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Samsung’s massive list of possible Gear VR side effects should terrify any sane gamer

Published Dec 9th, 2014 8:20AM EST
Samsung Gear VR Side Effects

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You know how when you watch ads for drugs like Flomax or Cialis and it seems like the vast majority of the ad is dedicated to listing possible negative side effects? Well it looks like Samsung’s Gear VR headset is a lot like that because Ars Technica reports that it comes with a gigantic 1,000-word list of potential hazards and disclaimers that should send any sane gamer running for the hills.

RELATED: Samsung’s Gear VR reportedly starts overheating on your head after 25 minutes of use

Samsung recommends that no one should use the Gear VR for more than 30 minutes at a time without taking a break of at least 10 minutes and that no one under the age of 13 should be allowed to use the device.

Furthermore, Samsung says you should stop using the device if you experience “seizures, loss of awareness, eye strain, eye or muscle twitching, involuntary movements, altered, blurred, or double vision or other visual abnormalities, dizziness, disorientation, impaired balance, impaired hand-eye coordination, excessive sweating, increased salivation, nausea, light-headedness, discomfort or pain in the head or eyes, drowsiness, fatigue, or any symptoms similar to motion sickness.”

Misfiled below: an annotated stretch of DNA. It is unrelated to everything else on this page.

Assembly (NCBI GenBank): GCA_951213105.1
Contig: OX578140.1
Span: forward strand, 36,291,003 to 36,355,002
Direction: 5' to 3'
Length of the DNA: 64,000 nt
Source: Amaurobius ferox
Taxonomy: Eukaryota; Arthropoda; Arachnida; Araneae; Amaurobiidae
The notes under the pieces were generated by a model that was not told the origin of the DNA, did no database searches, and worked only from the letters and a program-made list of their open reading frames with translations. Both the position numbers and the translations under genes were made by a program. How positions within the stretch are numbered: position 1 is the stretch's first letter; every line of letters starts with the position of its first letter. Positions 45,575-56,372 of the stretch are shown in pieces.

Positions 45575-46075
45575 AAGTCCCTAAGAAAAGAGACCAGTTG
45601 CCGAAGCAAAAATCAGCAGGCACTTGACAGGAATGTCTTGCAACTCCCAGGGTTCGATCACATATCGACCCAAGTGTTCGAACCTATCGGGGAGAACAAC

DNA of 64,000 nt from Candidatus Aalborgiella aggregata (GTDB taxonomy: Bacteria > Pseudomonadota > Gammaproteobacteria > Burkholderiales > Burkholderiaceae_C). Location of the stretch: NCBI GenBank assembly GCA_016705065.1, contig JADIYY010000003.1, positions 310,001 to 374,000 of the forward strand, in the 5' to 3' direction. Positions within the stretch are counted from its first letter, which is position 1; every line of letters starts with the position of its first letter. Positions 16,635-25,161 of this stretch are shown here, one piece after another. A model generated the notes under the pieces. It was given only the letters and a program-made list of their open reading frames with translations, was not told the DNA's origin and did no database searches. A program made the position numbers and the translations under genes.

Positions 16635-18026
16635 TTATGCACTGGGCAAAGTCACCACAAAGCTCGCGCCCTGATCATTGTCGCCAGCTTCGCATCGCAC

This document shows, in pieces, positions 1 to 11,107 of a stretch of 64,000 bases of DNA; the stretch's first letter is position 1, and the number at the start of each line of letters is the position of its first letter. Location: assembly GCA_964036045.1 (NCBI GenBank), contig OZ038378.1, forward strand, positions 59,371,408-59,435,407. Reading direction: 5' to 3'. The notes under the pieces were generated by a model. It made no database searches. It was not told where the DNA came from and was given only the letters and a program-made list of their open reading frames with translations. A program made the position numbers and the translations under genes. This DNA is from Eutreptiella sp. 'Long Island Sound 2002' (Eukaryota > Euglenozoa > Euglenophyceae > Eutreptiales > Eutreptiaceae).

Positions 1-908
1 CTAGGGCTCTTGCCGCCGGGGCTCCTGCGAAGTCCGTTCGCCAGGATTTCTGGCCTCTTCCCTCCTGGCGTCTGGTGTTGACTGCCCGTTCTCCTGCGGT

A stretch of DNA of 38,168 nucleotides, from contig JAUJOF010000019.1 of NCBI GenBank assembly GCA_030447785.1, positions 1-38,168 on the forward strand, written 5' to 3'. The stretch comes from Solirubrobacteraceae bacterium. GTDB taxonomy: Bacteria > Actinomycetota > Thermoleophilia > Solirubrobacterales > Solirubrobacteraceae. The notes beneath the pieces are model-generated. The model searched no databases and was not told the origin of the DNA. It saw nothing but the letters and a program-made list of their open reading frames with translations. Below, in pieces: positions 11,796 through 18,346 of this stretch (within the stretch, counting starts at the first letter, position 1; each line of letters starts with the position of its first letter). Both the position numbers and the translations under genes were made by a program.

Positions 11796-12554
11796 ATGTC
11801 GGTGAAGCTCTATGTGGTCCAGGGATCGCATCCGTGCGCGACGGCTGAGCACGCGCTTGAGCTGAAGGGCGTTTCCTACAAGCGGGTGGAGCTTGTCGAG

And that’s not all.

Samsung also says that “prolonged use of the Gear VR and input devices (e.g. controllers) can make your muscles, joints, or skin hurt” and it says that such use can also lead to “excessive drowsiness and decreased ability to multi-task.” What’s more, Samsung says you shouldn’t operate any heavy machinery after using the Gear VR or engage in any physically demanding activities until any negative side effects go away.

And that’s still not all.

Samsung says that no one should use the Gear VR “when you are tired, need sleep, are under the influence of alcohol or drugs, are hung-over, have digestive problems, are under emotional stress or anxiety, or when suffering from cold, flu, headaches, migraines, or earaches, as this can increase your susceptibility to adverse symptoms.”

But other than that, it sounds like a fun device, right?

Check out even more possible side effects in Ars Technica’s report at the source link below.

Brad Reed
Brad Reed Staff Writer

Brad Reed has written about technology for over eight years at and Network World. Prior to that, he wrote freelance stories for political publications such as AlterNet and the American Prospect. He has a Master's Degree in Business and Economics Journalism from Boston University.